Belfast Telegraph

UK Website Of The Year

Home News UK

Prisoners using drones to smuggle in drugs and phones, figures reveal

Published 23/02/2016

Drones carrying contraband are being flown into prisons
Drones carrying contraband are being flown into prisons

Drones are being used to smuggle drugs, mobile phones and other banned items into prisons, it can be revealed.

Figures obtained through a Press Association Freedom of Information (FoI) request show that in 2013 none of the unmanned crafts were discovered in or around prisons in England and Wales.

But in 2014 this rose to two incidents, rocketing to 33 in 2015 - an increase of 1,550%.

Items discovered include just the drones themselves, drugs, mobile phones and chargers, and USB drives.

Mike Rolfe, national chairman elect of the Prison Officers Association (POA), said: "The use of drones to smuggle traditional drugs, NPS (legal highs) and mobiles phones into prisons is of serious concern to the POA.

"The POA have long pushed for increased staffing resource to tackle the security issue that drones present. The additional resource should be used to increase operational staffing within establishments, allowing for the recovery of parcels delivered to prisoners by drones through cell checks and prisoner searches.

"This includes pressing NOMS (National Offender Management Service) for measures to tackle drones such as ground patrols and secure windows on cells.

"The use of illicit mobiles phones allows for increased criminal activity and distress to victims and their families.

"The trafficking of illegal drugs and legal highs hampers rehabilitation breeding violence, bullying and gang culture. All of these issues are on the increase with the use of drones supporting this criminality."

Prisons most affected by drone incidents between 2014 and 2015 were HMP Onley in Northamptonshire, topping the list with four, followed by Lindholme, Ranby and Swansea on three, and Bedford, Wandsworth and Manchester clocking two each.

Her Majesty's prisons recording one occurrence include Leicester, The Mount, Whatton, Leeds, Eastwood Park, Liverpool, Norwich, Glen Parva, Huntercombe, Wormwood Scrubs, Full Sutton, Guys Marsh, Long Lartin, Bullingdon, Wealstun and Oakwood.

The Ministry of Justice said: "Incidents involving drones are rare, but we remain constantly vigilant to all new threats to prison security.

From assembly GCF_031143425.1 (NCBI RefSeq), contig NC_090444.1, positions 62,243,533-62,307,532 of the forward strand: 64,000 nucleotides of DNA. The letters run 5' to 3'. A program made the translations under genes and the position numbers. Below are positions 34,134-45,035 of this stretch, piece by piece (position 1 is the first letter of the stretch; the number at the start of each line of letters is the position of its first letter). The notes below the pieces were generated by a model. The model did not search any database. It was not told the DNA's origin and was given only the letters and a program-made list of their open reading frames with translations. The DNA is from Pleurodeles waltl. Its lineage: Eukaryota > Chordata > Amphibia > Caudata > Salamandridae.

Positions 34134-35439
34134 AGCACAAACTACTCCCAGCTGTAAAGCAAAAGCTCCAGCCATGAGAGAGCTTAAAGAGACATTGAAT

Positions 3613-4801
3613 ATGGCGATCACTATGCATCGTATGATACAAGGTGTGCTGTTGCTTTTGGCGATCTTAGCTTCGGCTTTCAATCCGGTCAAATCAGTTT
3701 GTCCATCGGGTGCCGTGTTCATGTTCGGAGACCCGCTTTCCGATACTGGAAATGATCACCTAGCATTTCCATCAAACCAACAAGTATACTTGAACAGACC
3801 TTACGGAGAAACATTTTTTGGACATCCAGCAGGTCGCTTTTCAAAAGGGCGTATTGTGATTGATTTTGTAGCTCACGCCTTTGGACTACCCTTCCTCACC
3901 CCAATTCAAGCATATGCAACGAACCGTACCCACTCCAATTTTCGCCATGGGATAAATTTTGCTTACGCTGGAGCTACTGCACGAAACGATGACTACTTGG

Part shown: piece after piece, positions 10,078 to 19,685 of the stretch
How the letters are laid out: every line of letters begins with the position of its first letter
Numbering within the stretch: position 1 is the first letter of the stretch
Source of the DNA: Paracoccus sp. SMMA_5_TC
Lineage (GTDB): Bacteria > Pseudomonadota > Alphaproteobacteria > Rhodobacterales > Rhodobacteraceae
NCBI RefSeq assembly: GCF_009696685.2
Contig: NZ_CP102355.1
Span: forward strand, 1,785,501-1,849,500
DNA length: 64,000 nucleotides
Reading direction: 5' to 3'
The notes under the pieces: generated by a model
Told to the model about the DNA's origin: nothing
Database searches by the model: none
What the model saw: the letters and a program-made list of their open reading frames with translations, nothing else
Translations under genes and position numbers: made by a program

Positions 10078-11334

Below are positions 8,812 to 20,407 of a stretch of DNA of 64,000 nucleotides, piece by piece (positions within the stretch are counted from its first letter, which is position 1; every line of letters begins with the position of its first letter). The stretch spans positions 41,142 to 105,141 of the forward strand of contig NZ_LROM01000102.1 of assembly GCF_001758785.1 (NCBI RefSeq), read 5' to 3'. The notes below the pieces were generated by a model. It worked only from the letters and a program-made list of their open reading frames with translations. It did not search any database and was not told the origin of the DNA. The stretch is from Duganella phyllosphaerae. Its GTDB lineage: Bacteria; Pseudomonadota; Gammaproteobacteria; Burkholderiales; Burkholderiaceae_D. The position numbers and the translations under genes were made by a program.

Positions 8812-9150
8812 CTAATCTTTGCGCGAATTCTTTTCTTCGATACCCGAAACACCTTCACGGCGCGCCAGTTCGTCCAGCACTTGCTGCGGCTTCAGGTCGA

"We have introduced new legislation to further strengthen our powers, making it illegal to land a drone in prison or to use a drone to drop in psychoactive substances.

"Anyone found using drones in an attempt to get contraband into prisons can be punished with a sentence of up to two years.

"We take a zero tolerance approach to illicit material in prisons and work closely with the police and CPS to ensure those caught are prosecuted and face extra time behind bars."

A report published in December by the HM Inspectorate of Prisons noted that illegal drugs, NPS and illicit medications may get into prisons in a number of ways - meaning it is not always possible to quantify exactly how many drugs are making it into prisons.

With supply routes differing from prison to prison, drugs have been discovered being thrown over fences in tennis balls, in large packages fired by catapults and being dropped by drones.

The report states that "easy access to illicit mobile telephones makes it possible to plan the drops carefully".

Figures revealed by the FoI show that across the incidents at English prisons, drugs were discovered on at least six occasions, mobile phones more than nine times and a drone itself recovered in 19 instances.

One of the biggest finds listed a drone, drugs, mobile phone, a charger and USB cards being discovered in December last year at HMP Oakwood.

Your Comments

COMMENT RULES: Comments that are judged to be defamatory, abusive or in bad taste are not acceptable and contributors who consistently fall below certain criteria will be permanently blacklisted. The moderator will not enter into debate with individual contributors and the moderator’s decision is final. It is Belfast Telegraph policy to close comments on court cases, tribunals and active legal investigations. We may also close comments on articles which are being targeted for abuse. Problems with commenting?

Read More

From Belfast Telegraph